Valentine’s Cookies for the Homeless
My friend Paula texted me one morning inviting us to take cookies to the homeless in the downtown area of our city.
Although our day’s plans were quite full, I heard a still, small voice whisper, “People over things.” With just fifteen minutes before departure time, we decided to join them for the cookie delivery.
Keeping staple items in our pantry has been key to us being prepared on a dime to extend hospitality or a serving hand. The girls (15 and 13) got out the big tub of chocolate chip cookie dough (from Sams) and began putting balls of dough onto baking sheets. We had to let the cookies cool off in the car before putting them into Ziploc baggies.
Paula’s cookies were beautiful heart-shaped sugar cookies with pink frosting and decorations and were put into lovely, heart-decorated cellophane bags. I’m bragging on her. Her love was apparent in the time and details she put into her cookies and presentation.
I point that out for several reasons…
Maybe you struggle with comparing your skill or talent with someone else’s, preventing you from being used by the Lord to show kindness to another.
Or perhaps you’re on the other end – you find great joy in the details. But, if time or resources prevent you from achieving your desired result, you decline opportunities to serve or forgo if, in the process, the outcome of your product is less than your standard.
There’s great freedom in trusting that the Lord wants to use you as you are. When a specific person or group of persons pops in my mind, followed by an idea of kindness, encouragement, doing for, or serving, I have learned to trust that idea was from the Lord and for me to be the giver or doer. My response should simply be “Okay, Lord.”
Hear. Trust. Obey.
And, there’s great joy in being a participant of the Lord’s work.
Paula was gracious, of course, and didn’t care one bit that we were ready in fifteen minutes when she had spent the previous day preparing. She was happy to have us join her and her son. Her simple aim at this outing was to show love to the downtrodden on Valentine’s Day.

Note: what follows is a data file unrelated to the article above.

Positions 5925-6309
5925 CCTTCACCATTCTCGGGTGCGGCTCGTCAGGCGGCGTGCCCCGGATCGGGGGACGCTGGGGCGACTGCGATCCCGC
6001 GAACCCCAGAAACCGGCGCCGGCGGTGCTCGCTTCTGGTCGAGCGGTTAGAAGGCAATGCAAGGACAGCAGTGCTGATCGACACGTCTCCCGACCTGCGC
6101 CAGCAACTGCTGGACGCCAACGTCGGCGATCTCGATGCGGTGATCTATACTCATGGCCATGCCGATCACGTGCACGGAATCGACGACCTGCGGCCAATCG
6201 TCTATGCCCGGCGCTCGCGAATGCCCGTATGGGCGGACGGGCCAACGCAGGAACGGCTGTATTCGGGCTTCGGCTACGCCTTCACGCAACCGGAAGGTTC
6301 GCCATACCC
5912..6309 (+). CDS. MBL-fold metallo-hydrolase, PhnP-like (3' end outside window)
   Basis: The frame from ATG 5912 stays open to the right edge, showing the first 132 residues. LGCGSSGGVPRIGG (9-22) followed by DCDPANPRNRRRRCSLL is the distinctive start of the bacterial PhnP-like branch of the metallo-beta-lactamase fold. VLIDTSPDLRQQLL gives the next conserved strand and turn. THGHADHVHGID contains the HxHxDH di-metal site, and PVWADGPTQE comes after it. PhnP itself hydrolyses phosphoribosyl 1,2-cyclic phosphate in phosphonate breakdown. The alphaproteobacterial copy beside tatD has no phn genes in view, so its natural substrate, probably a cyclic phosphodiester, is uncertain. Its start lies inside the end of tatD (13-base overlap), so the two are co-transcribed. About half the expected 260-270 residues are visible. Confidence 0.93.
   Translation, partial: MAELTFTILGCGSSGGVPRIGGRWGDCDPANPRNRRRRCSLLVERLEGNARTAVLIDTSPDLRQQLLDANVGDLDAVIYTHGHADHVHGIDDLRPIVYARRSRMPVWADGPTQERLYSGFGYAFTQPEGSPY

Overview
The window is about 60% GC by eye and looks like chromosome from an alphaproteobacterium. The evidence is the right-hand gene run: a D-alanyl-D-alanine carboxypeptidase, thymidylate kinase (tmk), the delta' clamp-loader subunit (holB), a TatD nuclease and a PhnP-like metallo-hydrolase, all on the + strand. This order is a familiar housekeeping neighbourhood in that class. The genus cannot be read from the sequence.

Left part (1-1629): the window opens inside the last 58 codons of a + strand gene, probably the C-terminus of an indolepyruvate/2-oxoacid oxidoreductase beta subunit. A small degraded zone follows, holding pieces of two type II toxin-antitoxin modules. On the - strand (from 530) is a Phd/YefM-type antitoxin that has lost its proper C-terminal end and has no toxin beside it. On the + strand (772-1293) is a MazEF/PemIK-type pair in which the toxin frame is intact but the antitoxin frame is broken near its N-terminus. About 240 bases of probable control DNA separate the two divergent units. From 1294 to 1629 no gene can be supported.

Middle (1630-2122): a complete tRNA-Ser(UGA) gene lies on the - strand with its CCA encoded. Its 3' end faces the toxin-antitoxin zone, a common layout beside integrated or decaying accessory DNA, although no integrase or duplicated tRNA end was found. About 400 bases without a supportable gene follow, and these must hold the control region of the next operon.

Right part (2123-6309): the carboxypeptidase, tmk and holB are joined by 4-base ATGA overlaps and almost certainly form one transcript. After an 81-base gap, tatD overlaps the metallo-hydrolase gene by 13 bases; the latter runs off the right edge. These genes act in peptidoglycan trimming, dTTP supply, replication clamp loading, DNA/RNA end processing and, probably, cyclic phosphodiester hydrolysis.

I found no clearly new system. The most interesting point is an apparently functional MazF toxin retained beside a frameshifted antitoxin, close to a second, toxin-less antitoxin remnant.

On our way there, a little “training ahead” took place in the van. I had discussions with the kids on the importance of seeing the homeless through Christ’s eyes. He is no respecter of persons. Each person we will encounter has a story, a journey, and hurts and suffering. Many have family members who are heartbroken or worried.
We talked about possible reasons that someone might be homeless, realizing that they are all real people.
Perhaps drugs or alcohol sent them spiraling down an addictive road they can’t get out of. It’s feasible that a string of bad choices caused loss of jobs, families, and homes. Maybe mental illness has overtaken their mind and ability to be rational, and until that’s better there is no reasoning with them. It may be the weights of financial pressures and keeping up with demands in society that caused them to check out of the rat race. Maybe they’re just like you and me, but lost their job and just need a second chance.
We talked about showing interest in them by engaging in conversation and treating them with respect. Showing love, not looking down at them, was our aim.
I want my kids to love all people and to feel comfortable to say “Yes” when God calls them to go serve. . . In their community and abroad. To the familiar and the unfamiliar. To the rich and the poor. To the prostitute and to the businessman. To those living in the hood and those living in the gated community. To the well and to the sick. To the lovely and the unlovely.
This is possible only when we get beyond “self” and experience the freedom and joy found in trusting God and obeying His promptings to serve.
Trust the idea the Lord puts on your heart. He wants to use you and your children to show love.
Rhonda trueJOYisfoundinservingtheLord ellis